The Living Knowledge Conference Program Committee has chosen the following innovative presentation formats because they create opportunities for increased discussion, exploration and shared learning. We encourage community member participation in presentations with academics or engagement professionals. . Presenters are asked to select from the following six presentation formats.
A dedicated venue will be established for the display of posters illustrating research outcomes, describing ongoing projects, and elaborating the experience of Science Shops and other Public Engagement in Research. Posters should include photographs, statistical tables, figures, charts, or other graphic material relevant to the project. Some posters will be clustered according to the conference themes to increase learning and networking opportunities.
Presenters must be available at their poster to answer questions or conduct a conversation about their poster at a designated time during the conference. (Number of Participants = 30 posters in total).
Research presentations are academic in content and demonstrate theoretical underpinning and original research, and report on research that relates to the conference themes. Presentations may be submitted individually or jointly as a panel session (submitted by the panel lead).
Theme sessions will be organized by steering committee members. Depending on amount of contributions to the specific themes, the sessions may be organized more as discussions than individual presentations followed by short discussion. Contributors will be informed about this after abstract notification.
Please when choosing this ‘format’, be specific if you like to present your research findings in a session organized by the steering committee or if you like to organize and design a whole workshop yourself , where you invite specific participants. Note, that in the case of self-organizing workshops, each participant still needs to submit their abstract and register to the conference.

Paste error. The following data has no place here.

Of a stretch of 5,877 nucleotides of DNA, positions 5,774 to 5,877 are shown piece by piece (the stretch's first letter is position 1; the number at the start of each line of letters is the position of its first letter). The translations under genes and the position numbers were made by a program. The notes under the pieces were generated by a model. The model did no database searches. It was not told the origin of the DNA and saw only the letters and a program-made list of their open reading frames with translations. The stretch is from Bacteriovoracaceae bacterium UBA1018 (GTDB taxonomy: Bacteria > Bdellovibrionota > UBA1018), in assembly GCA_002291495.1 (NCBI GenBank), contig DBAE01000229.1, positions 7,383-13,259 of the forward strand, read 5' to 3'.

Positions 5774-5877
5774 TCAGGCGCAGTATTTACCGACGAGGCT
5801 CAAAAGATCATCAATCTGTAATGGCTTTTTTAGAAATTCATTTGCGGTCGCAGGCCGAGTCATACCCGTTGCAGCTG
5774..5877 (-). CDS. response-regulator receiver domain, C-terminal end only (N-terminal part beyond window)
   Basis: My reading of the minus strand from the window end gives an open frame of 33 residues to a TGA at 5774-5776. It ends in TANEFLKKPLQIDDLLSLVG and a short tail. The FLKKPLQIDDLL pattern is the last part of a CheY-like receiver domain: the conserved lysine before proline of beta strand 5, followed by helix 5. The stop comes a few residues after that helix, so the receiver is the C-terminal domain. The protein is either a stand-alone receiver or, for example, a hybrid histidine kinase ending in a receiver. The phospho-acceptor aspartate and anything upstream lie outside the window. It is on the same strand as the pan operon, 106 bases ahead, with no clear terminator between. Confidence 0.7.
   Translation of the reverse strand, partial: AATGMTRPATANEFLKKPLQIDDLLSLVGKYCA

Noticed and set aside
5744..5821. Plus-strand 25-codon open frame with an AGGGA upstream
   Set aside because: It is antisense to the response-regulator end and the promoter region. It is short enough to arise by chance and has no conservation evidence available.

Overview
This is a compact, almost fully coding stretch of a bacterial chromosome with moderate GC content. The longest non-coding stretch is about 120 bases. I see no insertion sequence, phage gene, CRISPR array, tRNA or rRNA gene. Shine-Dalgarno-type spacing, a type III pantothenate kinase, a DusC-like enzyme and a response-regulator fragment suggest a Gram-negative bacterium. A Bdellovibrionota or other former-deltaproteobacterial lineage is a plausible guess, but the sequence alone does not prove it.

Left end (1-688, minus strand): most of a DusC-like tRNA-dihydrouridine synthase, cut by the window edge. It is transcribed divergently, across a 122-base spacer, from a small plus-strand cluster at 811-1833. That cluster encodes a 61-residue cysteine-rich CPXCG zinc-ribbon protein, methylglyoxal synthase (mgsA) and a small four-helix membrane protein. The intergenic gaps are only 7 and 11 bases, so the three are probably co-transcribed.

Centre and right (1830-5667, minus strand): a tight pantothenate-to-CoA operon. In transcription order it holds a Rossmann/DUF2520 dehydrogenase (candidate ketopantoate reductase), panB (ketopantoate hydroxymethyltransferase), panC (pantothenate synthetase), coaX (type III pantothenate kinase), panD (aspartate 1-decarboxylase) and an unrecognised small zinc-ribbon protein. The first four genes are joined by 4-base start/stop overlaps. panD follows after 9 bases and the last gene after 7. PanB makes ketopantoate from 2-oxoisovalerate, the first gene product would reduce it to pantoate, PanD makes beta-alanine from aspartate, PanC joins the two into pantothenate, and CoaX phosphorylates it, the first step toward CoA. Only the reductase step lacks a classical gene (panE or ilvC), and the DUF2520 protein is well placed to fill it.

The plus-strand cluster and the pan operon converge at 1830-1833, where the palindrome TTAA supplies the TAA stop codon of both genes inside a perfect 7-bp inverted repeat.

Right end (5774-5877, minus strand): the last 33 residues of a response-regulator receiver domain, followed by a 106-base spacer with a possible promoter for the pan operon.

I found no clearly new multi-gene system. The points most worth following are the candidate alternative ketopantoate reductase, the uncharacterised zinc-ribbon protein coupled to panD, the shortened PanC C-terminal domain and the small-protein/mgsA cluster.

Roundtables will provide an opportunity for discussion on important themes and issues relevant to the conference themes. Presentations may include ideas in development that are relevant to the conferences themes. A roundtable might provide an opportunity for collective problem solving of an identified challenge. A submission to facilitate a roundtable must include a summary describing the problem or issue, its significance, the questions to be posed, and a plan for engaging the participants.
Presentations may be submitted individually or jointly. Maximum of 3 presentations.15 minutes each, with a total of 180 minutes allocated for each session. (Number of Participants = 30 maximum i.e. 5 tables of 6).
Stories should be consistent with the conference theme and streams and they should also reflect the genuine and authentic experience of an individual, a team or a community. For example, a story session could involve a story of a successful or less than successful attempt to engage a multi-disciplinary team of academics in community-based research. A story could also describe the challenges faced and overcome – in full or partially – when strategic Public Engagement in Research policy is put into action.
Three individual stories à 15 minutes each, with a total of 90 minutes allocated for each session. (Number of Participants = 30 maximum).
The 5-Minute Exposé will showcase different ideas, innovations, or theories that are being undertaken by those working in the Public Engagement in Research arena. This knowledge sharing activity will challenge presenters to clearly and succinctly explain their “exposè” in just five minutes and open the floor for new partnerships and co-operation.
Individual presentations will be strictly limited to 5 minutes during the first Open Space session and will be taken into the conference ‘Pre-ceedings’, with a total of 60 minutes allocated for the session. (Number of Participants = Open).
Other Creative Formats
Arts-based sessions and other creative interactive formats, like living labs, design games etc.can be held throughout the conference, including film, poetry, art work, photo-voice, video and other expressive forms. A submission to facilitate any creative format must include a summary describing the problem or issue addressed, its significance and the technical requirements.